The short story – cut to the bone

13 07 2014

I love a good short story. I dabble with them but never overly seriously, never competitively. I see them as an excellent way to practise the art of writing small. If you want a novel to read well you should write it as a short story is, one with a word limit. Cut every extraneous word, slice them to the bone. Flowery prose is fine if intentional but lazy writing is just that.

sometimes you have to slice the fruit as well as the meat?!

sometimes you have to slice the fruit as well as the meat?!

My blogs are quite flowery. I don’t slice them as thinly as I do my fiction, don’t spend the hours honing. It’s nice occasionally just to write, cast a single eye over it for obvious errors, then release to the four winds. Typos happen, using which instead of that, practise instead of practice (US readers won’t understand this one), me and I and has and have etc etc etc

But the short story takes a bloody great chainsaw to that. This blog would probably be summed up as “His short stories are better” but that doesn’t give the meat, the fat, the gristle, the wart on the chin with hairs coming out.

I was never into short story competitions but see them cropping up more and more. Read about the HG Wells Festival in Folkestone the other day (https://twitter.com/HGWellsfestival) . Not my geographical patch but the name caught my eye as it would any writer. I don’t think I’ll enter but I have suggested to a few of my mentees they consider it. Interrupt their novel writing and have a crack at something different. “Perhaps write a story whilst populating the head of one of your characters”, I said.

What kind of short story would Robert Langham, Harry Potter or even Han Solo write? Symbols, wands and blasters.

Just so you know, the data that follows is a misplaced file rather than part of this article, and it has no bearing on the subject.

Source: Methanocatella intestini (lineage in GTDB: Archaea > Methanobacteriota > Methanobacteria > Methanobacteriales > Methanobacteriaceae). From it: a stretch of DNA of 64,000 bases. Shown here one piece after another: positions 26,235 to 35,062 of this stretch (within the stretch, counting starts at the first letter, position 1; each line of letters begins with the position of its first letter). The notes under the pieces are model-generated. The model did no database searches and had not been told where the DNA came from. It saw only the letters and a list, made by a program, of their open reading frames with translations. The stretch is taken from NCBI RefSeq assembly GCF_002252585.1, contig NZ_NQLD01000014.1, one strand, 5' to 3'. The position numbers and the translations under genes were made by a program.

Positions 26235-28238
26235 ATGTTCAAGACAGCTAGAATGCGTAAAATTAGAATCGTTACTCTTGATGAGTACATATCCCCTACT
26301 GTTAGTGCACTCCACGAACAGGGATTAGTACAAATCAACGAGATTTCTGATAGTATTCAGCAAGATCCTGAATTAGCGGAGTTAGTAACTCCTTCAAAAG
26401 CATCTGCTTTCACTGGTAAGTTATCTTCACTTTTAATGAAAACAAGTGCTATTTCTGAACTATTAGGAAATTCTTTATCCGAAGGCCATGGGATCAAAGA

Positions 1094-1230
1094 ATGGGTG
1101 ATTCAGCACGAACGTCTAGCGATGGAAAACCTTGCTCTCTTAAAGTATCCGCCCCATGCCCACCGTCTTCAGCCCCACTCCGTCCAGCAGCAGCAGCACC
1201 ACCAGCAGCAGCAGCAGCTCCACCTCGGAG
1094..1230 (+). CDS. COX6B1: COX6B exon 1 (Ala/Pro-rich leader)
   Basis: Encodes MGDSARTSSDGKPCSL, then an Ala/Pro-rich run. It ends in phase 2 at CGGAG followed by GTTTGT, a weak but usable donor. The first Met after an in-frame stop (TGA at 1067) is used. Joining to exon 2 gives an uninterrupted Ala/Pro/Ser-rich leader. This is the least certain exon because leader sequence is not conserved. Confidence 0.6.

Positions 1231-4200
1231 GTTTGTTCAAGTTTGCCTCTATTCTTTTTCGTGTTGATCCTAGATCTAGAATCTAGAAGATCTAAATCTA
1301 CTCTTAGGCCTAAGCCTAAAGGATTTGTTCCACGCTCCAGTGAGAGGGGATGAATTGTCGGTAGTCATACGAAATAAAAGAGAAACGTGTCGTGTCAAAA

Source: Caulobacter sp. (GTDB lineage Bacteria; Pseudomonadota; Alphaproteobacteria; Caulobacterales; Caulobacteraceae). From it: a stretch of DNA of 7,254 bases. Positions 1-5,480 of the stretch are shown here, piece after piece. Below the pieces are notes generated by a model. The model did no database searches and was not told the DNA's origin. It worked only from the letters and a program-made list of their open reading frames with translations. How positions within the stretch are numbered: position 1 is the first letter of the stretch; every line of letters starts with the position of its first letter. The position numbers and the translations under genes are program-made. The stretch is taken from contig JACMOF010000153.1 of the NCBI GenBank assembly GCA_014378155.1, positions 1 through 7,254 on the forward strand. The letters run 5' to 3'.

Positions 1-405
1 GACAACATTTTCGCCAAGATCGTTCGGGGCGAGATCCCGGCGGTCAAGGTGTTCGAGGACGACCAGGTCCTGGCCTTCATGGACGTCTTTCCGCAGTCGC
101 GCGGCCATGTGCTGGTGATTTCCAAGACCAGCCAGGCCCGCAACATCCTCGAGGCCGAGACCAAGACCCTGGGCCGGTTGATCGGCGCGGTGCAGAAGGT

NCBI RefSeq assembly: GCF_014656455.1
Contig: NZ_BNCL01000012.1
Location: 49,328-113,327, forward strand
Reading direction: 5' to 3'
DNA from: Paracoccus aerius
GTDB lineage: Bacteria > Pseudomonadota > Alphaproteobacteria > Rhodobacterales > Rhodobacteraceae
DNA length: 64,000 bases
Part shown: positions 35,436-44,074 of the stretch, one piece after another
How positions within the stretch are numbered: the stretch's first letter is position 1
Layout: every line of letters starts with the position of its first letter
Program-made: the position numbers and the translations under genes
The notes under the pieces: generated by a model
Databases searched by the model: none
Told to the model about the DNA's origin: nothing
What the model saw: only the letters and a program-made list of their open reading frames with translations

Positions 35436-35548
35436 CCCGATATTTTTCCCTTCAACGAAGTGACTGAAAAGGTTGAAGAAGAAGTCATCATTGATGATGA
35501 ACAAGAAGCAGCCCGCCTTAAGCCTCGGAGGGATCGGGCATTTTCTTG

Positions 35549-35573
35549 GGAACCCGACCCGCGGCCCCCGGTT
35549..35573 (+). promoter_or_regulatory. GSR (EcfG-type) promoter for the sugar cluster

Sequel – how many is too many?

30 08 2013

I’ve been thinking a lot about sequels. How many can you have? How many stories about the same hero can you write. I think Clive Cussler has over 30 about Dirk Pitt. How about Captain Johns and Biggles, Conan Doyle and Sherlock, Blyton and her five or seven adventurers. Sometimes you have no choice but to write more and more and more.  Doyle tried to kill off Holmes but wasn’t allowed. Wodehouse occasionally bored of Jeeves but had to keep popping back for more.

Some would say I am more semantically discussing series rather than sequels but the dividing line is blurred. Following a single life through multiple adventures seems to me to be a series of sequels but should a sequel follow concurrently to be a sequel rather than a series? Does it ultimately matter? Let us assume for now that it doesn’t. Sequel = series.

So how many is too many? Should the author choose or the readers? The rise of fan fiction would indicate that for some readers there can never be enough. The hero resonates so much in their own lives that they want to take them to new places, given them new experiences. Do I, as an author, own my character, own my heroines? I think I do. Unless I say to the world that their lives are their own for others to develop then I think that I do. Mrs Vintner belongs to me and I do with Penny B what I wish. Or, strong women as they are, I do with them as they wish!

There is no limit on the tales to tell about a hero, a band of brothers, a dynasty, a country. Each links to the other and builds to create a world which your reader wants to live. If you, as a writer, do get bored of it and need a new direction then you can do no worse than to let your creation go. But before you give them into the hands of all and sundry who daily contribute to the slushpiles of creation why not consider the ghost writer, the co-writer – you can’t stop having ideas about the people you created so why not let someone you trust write their lives for you.

Don’t kill off your Holmes, outsource him!